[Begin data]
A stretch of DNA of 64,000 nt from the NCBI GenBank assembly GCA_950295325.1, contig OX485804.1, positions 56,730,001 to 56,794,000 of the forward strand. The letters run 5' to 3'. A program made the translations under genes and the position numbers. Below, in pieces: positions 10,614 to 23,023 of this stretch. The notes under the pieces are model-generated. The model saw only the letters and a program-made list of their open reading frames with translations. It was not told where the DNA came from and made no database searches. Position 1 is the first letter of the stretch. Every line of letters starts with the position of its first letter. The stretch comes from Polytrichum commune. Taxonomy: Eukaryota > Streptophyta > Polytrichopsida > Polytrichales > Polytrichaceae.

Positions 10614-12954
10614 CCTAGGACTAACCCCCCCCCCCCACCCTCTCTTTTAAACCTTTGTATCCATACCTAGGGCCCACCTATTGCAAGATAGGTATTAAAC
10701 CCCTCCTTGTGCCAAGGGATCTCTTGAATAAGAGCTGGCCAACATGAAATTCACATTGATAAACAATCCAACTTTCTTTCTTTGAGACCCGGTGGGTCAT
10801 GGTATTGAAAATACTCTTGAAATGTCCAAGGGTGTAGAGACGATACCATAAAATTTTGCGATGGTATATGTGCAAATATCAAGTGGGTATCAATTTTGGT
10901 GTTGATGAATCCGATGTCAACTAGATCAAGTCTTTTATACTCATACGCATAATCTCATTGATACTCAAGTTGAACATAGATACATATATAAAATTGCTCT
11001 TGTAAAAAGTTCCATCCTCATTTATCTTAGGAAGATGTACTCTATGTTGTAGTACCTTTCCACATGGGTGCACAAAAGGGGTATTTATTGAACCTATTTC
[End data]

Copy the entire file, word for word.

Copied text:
A stretch of DNA of 64,000 nt from the NCBI GenBank assembly GCA_950295325.1, contig OX485804.1, positions 56,730,001 to 56,794,000 of the forward strand. The letters run 5' to 3'. A program made the translations under genes and the position numbers. Below, in pieces: positions 10,614 to 23,023 of this stretch. The notes under the pieces are model-generated. The model saw only the letters and a program-made list of their open reading frames with translations. It was not told where the DNA came from and made no database searches. Position 1 is the first letter of the stretch. Every line of letters starts with the position of its first letter. The stretch comes from Polytrichum commune. Taxonomy: Eukaryota > Streptophyta > Polytrichopsida > Polytrichales > Polytrichaceae.

Positions 10614-12954
10614 CCTAGGACTAACCCCCCCCCCCCACCCTCTCTTTTAAACCTTTGTATCCATACCTAGGGCCCACCTATTGCAAGATAGGTATTAAAC
10701 CCCTCCTTGTGCCAAGGGATCTCTTGAATAAGAGCTGGCCAACATGAAATTCACATTGATAAACAATCCAACTTTCTTTCTTTGAGACCCGGTGGGTCAT
10801 GGTATTGAAAATACTCTTGAAATGTCCAAGGGTGTAGAGACGATACCATAAAATTTTGCGATGGTATATGTGCAAATATCAAGTGGGTATCAATTTTGGT
10901 GTTGATGAATCCGATGTCAACTAGATCAAGTCTTTTATACTCATACGCATAATCTCATTGATACTCAAGTTGAACATAGATACATATATAAAATTGCTCT
11001 TGTAAAAAGTTCCATCCTCATTTATCTTAGGAAGATGTACTCTATGTTGTAGTACCTTTCCACATGGGTGCACAAAAGGGGTATTTATTGAACCTATTTC